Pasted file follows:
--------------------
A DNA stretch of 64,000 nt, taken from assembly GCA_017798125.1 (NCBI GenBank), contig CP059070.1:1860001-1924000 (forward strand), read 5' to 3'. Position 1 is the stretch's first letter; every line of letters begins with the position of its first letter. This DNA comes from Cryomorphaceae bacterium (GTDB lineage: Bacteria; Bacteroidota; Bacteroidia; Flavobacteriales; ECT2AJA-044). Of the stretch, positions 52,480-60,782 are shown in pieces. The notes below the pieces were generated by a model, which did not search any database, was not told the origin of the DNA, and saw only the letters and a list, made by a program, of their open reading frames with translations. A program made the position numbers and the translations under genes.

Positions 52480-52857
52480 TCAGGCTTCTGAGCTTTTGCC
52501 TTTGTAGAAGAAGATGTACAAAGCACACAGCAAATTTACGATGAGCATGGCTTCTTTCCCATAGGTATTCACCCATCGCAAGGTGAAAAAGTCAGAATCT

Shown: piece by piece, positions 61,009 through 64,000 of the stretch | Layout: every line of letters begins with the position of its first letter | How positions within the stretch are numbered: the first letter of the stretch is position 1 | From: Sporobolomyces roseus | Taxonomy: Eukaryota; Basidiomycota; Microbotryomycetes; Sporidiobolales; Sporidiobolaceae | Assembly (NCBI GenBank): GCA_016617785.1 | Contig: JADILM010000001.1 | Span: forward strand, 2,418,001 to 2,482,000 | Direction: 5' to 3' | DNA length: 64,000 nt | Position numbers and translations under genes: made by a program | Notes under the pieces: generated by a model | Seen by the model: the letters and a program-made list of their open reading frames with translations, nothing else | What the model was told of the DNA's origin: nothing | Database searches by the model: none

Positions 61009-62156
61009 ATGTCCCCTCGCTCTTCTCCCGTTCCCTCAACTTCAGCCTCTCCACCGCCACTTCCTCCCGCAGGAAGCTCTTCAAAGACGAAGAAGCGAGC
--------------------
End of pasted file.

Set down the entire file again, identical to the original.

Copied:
A DNA stretch of 64,000 nt, taken from assembly GCA_017798125.1 (NCBI GenBank), contig CP059070.1:1860001-1924000 (forward strand), read 5' to 3'. Position 1 is the stretch's first letter; every line of letters begins with the position of its first letter. This DNA comes from Cryomorphaceae bacterium (GTDB lineage: Bacteria; Bacteroidota; Bacteroidia; Flavobacteriales; ECT2AJA-044). Of the stretch, positions 52,480-60,782 are shown in pieces. The notes below the pieces were generated by a model, which did not search any database, was not told the origin of the DNA, and saw only the letters and a list, made by a program, of their open reading frames with translations. A program made the position numbers and the translations under genes.

Positions 52480-52857
52480 TCAGGCTTCTGAGCTTTTGCC
52501 TTTGTAGAAGAAGATGTACAAAGCACACAGCAAATTTACGATGAGCATGGCTTCTTTCCCATAGGTATTCACCCATCGCAAGGTGAAAAAGTCAGAATCT

Shown: piece by piece, positions 61,009 through 64,000 of the stretch | Layout: every line of letters begins with the position of its first letter | How positions within the stretch are numbered: the first letter of the stretch is position 1 | From: Sporobolomyces roseus | Taxonomy: Eukaryota; Basidiomycota; Microbotryomycetes; Sporidiobolales; Sporidiobolaceae | Assembly (NCBI GenBank): GCA_016617785.1 | Contig: JADILM010000001.1 | Span: forward strand, 2,418,001 to 2,482,000 | Direction: 5' to 3' | DNA length: 64,000 nt | Position numbers and translations under genes: made by a program | Notes under the pieces: generated by a model | Seen by the model: the letters and a program-made list of their open reading frames with translations, nothing else | What the model was told of the DNA's origin: nothing | Database searches by the model: none

Positions 61009-62156
61009 ATGTCCCCTCGCTCTTCTCCCGTTCCCTCAACTTCAGCCTCTCCACCGCCACTTCCTCCCGCAGGAAGCTCTTCAAAGACGAAGAAGCGAGC